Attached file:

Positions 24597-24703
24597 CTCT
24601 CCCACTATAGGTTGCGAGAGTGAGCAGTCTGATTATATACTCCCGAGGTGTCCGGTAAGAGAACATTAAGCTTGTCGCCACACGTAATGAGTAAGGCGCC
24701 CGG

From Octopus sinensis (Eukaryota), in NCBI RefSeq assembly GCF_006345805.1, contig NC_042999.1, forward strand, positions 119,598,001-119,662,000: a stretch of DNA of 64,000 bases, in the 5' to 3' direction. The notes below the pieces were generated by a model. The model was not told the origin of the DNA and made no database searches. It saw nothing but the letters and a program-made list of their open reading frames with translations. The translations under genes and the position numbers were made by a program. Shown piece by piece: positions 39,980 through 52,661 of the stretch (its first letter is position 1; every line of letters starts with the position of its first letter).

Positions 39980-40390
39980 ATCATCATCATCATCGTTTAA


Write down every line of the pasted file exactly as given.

Positions 24597-24703
24597 CTCT
24601 CCCACTATAGGTTGCGAGAGTGAGCAGTCTGATTATATACTCCCGAGGTGTCCGGTAAGAGAACATTAAGCTTGTCGCCACACGTAATGAGTAAGGCGCC
24701 CGG

From Octopus sinensis (Eukaryota), in NCBI RefSeq assembly GCF_006345805.1, contig NC_042999.1, forward strand, positions 119,598,001-119,662,000: a stretch of DNA of 64,000 bases, in the 5' to 3' direction. The notes below the pieces were generated by a model. The model was not told the origin of the DNA and made no database searches. It saw nothing but the letters and a program-made list of their open reading frames with translations. The translations under genes and the position numbers were made by a program. Shown piece by piece: positions 39,980 through 52,661 of the stretch (its first letter is position 1; every line of letters starts with the position of its first letter).

Positions 39980-40390
39980 ATCATCATCATCATCGTTTAA